Q and A with Betsy Wooster: 2018 Champion of the Year – National Distinction Awardee

Betsy Wooster recently retired from her position as Youth Program Lead at the Bureau of Land Management. Betsy is a 21CSC Champion of the Year – National Distinction Awardee for 2018. This Award recognizes individuals from agencies and organizations that partner with 21CSC programs to help engage the next generation of conservation and community leaders in service, education and training.

The 2018 Champions of the Year will be recognized at the annual Partnership for the 21CSC Meeting, happening February 12, 2018 in Washington, DC. This event is part of The Corps Network National Conference.

  • Learn more about Betsy – Click here.
  • Learn more about the 21CSC Champion of the Year Award – Click here.


  1. Tell us about your current role.

    Until I retired at the end of December 2017, I was the Youth Program Lead for the Bureau of Land Management. BLM has a strong education team at the national level, so most of my efforts focused on facilitating partnerships with Service and Conservation Corps and other youth-serving organizations. These partnerships not only provide jobs and job training opportunities for young people and Veterans, they also help the BLM accomplish important management objectives across a wide range of resource programs. The BLM has always been a decentralized organization, so I was responsible for managing only a few national agreements. I worked closely with BLM’s grants policy team to develop clear policy and consistent approaches that, I hope, strengthened partnerships with Corps across the bureau.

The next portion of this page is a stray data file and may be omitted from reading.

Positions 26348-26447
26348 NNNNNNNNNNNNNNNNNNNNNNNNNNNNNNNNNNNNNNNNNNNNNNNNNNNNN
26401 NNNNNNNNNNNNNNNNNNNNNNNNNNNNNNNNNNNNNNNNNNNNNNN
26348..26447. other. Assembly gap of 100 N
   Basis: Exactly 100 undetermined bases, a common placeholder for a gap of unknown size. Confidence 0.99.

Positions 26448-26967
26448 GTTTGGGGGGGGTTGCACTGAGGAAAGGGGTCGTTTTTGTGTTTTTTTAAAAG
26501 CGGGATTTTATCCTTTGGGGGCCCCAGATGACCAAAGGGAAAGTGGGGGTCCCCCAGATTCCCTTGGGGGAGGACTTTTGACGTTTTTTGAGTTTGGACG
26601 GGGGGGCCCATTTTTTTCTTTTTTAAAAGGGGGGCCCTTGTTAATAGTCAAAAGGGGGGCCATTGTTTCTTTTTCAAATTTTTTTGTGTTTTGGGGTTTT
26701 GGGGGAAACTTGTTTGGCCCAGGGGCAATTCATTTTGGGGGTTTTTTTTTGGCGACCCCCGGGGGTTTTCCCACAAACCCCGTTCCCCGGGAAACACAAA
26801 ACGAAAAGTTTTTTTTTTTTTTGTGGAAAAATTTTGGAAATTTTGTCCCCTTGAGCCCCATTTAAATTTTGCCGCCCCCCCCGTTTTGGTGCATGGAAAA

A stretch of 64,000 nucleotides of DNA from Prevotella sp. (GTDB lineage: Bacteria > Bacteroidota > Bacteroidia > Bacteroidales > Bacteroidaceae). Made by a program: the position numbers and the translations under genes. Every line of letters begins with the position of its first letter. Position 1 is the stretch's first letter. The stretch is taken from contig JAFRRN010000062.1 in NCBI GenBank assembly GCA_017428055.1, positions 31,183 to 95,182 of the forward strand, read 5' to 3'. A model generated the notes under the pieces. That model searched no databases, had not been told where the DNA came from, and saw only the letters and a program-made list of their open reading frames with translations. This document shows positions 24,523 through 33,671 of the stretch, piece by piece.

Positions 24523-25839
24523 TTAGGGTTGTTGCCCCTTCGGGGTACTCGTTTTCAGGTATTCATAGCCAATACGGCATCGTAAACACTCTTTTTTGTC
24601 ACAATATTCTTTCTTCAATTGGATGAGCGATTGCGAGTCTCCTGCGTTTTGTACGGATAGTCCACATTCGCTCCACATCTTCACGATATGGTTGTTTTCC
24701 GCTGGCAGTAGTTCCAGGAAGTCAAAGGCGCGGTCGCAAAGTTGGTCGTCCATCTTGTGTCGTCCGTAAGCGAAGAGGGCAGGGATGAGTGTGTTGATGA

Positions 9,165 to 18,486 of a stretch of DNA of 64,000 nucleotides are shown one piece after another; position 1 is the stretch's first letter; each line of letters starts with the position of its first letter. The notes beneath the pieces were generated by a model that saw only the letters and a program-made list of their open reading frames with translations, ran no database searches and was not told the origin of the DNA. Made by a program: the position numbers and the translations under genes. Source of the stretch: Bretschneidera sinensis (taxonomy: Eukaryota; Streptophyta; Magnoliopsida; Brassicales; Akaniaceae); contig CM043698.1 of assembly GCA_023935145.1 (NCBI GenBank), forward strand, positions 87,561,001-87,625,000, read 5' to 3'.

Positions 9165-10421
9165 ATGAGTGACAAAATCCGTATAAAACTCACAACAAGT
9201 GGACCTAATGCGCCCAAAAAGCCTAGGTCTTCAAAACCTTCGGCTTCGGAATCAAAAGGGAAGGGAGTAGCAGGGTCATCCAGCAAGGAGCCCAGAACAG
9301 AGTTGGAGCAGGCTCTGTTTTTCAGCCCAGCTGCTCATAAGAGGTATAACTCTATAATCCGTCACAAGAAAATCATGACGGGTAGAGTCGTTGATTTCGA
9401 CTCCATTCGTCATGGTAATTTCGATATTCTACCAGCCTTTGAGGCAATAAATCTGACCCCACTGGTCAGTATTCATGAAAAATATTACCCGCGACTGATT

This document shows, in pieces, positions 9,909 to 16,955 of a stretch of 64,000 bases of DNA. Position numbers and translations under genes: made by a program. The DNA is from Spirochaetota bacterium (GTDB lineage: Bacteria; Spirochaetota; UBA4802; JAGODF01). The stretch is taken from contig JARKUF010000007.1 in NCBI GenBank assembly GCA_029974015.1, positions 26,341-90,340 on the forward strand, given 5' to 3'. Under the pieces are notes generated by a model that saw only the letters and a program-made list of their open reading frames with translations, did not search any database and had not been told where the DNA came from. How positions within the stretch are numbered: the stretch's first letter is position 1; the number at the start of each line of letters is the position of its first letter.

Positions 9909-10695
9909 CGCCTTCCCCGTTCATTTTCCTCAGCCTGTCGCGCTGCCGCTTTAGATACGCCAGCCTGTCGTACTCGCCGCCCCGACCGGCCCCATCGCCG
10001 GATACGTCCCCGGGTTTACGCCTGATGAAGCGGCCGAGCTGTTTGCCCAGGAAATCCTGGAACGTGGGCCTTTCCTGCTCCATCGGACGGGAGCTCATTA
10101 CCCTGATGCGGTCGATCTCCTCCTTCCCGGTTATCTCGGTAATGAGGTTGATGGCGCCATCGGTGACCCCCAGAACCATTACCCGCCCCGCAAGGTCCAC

2. Tell us a little bit about your background. How did you get started in conservation/land and water management?

    My path to conservation/land and water management was definitely circuitous. I spent most of my career working for non-profit organizations, including the National Geographic Society and National Wildlife Federation. I developed educational materials for kids and teachers on a wide range of topics, gradually narrowing my focus to environmental topics. That’s what I was doing at BLM when our division was designated to take the lead on a more comprehensive Youth Program – one that involved not only educating youth about natural and cultural resources and engaging them in outdoor activities, but also providing pathways to careers. While BLM’s Human Capital Management Program had numerous programs designed to create those pathways, we knew that partnerships with Corps would enable us to engage so many more young people. We recognized that strengthening partnerships with Corps would, in a sense, “bridge the gap” in our programs, creating a continuum of experiences from classroom to career.


  3. Tell us about how you have engaged with Service and Conservation Corps.

    Most of my engagement with Service and Conservation Corps occurred in Washington, so I was somewhat removed from the actual on-the-ground work that occurs across the 245 million acres that BLM manages. But I talked and met regularly with Corps representatives from around the country, and with BLM employees in state and field offices, about how we could work together more effectively to accomplish mutual goals.